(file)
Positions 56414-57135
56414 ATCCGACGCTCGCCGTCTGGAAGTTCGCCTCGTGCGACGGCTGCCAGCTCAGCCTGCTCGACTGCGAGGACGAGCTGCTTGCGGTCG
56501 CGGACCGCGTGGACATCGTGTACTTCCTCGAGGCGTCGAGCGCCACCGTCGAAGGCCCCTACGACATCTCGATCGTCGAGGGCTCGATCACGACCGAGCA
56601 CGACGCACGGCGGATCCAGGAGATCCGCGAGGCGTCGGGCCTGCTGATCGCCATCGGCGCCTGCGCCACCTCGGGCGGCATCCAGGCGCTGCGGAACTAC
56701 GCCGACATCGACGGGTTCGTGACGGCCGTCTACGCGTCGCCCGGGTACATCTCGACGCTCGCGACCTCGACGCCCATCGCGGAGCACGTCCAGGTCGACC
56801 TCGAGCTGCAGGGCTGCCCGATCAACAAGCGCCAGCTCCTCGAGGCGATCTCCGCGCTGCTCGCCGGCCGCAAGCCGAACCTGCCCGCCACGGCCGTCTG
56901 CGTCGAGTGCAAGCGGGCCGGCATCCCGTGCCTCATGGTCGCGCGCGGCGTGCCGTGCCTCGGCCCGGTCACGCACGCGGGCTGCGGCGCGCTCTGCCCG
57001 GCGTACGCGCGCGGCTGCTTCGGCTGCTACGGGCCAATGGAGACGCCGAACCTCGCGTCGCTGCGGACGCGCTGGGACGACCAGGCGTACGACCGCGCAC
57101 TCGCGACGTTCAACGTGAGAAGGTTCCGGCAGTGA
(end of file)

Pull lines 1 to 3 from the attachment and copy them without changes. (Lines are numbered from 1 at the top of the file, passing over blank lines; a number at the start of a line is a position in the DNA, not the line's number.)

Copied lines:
Positions 56414-57135
56414 ATCCGACGCTCGCCGTCTGGAAGTTCGCCTCGTGCGACGGCTGCCAGCTCAGCCTGCTCGACTGCGAGGACGAGCTGCTTGCGGTCG
56501 CGGACCGCGTGGACATCGTGTACTTCCTCGAGGCGTCGAGCGCCACCGTCGAAGGCCCCTACGACATCTCGATCGTCGAGGGCTCGATCACGACCGAGCA